bits by luke

Build stone castles

A stone castle houses a stable, some sentry towers, a dungeon, a great hall, battlements, a barracks, and maybe a palace, or any number of other medieval niceties. Many of these structures take quite a while to build, and some can be quite complicated. Isn’t the easier solution to construct basic mud structures instead? Mud can form a stable. Mud can stack a tower or reinforce a dungeon or raise a barracks. This would certainly be faster, require less planning, and be more amenable to change; after all, mud can be easily reformed or scraped away. Artisans aren’t even required to procure and architect the masonry because mud huts are elementary enough for any journeyman to tackle. In light of all the time, energy, and cost saving measures, why do we not see more mud castles?

Consider that mud has a fairly finite limit in structural integrity. Large, multiple-story structures made of mud don’t exist because, beyond a certain size, such structures would crumble. At some inflection point, any attempt to add to or change an existing mud structure will inflict breakage. If one is fortunate, the breaks occur only on the mud structure under construction. If unfortunate, the structure is intertwined in the support systems of others and breakage happens everywhere at random.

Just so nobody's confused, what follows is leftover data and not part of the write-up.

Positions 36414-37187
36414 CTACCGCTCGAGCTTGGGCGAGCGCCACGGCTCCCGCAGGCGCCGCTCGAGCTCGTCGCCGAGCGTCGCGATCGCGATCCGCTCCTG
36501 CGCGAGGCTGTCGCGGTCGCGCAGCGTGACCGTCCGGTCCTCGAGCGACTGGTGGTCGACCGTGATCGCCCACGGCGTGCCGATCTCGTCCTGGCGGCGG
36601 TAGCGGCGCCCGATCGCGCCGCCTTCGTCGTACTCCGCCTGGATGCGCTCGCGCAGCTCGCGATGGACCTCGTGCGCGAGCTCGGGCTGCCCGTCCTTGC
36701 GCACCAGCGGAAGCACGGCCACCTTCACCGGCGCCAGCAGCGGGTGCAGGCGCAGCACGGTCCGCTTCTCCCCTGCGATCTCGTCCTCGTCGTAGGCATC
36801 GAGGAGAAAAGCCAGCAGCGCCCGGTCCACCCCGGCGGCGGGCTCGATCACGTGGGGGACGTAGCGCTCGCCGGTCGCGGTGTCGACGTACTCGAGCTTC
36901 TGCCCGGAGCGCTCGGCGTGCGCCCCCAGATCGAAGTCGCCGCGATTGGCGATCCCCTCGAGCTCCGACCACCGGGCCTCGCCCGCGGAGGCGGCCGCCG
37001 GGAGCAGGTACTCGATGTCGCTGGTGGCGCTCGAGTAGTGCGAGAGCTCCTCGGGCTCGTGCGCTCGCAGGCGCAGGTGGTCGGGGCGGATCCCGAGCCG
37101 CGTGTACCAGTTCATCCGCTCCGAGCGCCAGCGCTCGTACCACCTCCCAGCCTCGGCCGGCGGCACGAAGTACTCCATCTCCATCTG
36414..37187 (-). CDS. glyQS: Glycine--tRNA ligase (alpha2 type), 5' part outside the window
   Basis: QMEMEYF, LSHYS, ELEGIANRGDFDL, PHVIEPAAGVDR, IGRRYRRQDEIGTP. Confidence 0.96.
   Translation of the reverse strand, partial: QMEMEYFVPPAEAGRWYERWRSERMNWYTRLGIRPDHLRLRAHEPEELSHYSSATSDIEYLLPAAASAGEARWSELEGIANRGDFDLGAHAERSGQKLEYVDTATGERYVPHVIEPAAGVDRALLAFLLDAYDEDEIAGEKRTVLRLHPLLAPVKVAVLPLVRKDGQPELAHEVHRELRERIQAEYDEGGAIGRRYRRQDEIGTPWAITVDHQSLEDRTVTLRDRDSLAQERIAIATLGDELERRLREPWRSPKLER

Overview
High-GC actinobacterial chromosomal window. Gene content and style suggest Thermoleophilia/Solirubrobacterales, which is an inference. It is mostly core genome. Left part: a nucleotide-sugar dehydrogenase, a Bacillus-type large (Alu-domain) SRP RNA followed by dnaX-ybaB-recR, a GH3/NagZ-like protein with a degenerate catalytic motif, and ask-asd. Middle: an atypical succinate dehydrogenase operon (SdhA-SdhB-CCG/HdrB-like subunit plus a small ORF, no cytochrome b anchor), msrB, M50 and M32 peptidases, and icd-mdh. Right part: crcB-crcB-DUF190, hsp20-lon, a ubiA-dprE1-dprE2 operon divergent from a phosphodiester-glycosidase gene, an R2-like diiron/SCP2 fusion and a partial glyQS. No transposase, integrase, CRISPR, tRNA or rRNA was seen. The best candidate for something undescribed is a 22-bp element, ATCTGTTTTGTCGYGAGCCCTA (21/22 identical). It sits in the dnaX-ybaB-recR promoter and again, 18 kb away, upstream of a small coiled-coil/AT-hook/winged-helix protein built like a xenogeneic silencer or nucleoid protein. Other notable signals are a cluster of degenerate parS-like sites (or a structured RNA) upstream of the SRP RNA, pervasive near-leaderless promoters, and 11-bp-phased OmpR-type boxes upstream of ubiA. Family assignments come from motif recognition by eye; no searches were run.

The only possible way to construct an entirely mud castle is to scale down each structure. And here lies the crucial point: diminished size coincides with diminished effectiveness. A downsized great hall can no longer feast a village. A small mud battlement can no longer defend the perimeter. A compact mud stable cannot no longer contain the full array of beasts. What then, is the purpose of a having a castle at all?

While a castle that is too small is ineffective, there exists an inescapable cost to a larger castle: complexity. Feeding a handful of denizens can be done on a whim. Feeding a legion of soldiers, peasants, and craftsmen, however, requires dedicated cooks and coordinated meal times and hunting parties. Stabling some horses requires a single stablehand. Stabling a team of horses requires stablemasters, shoemakers, muckrakers, breakers, and breeders. Defending a mud wall requires a handful of soldiers. Defending a battlement requires a garrison with blacksmiths, smelters, fletchers, and commanders. The demands of a fully operational castle do not scale linearly, but instead experience a rather steep curve.

If we accept that castles are ineffective under a certain size, that we cannot build sizable castles from mud, and that larger castles introduce unavoidable complexity, we must also accept the associated consequences. Stone is harder to form than mud and requires the deft hand of an artisan. Architecting a castle requires substantial time and energy. Supporting the complex interactions of inhabitants is a never-ending commitment.

A castle’s needs are guaranteed to change as time passes. When those changes arrive, a well-constructed, well-architected, and well-understood castle can adapt. Where a collection of mud huts must be razed and started anew, a castle can repurpose structures, extend boundaries, and retrain behaviors.

When the rains come, and the winds blow, and the invaders attack, I know where I would rather live. (In case you missed it, I’m talking about software.)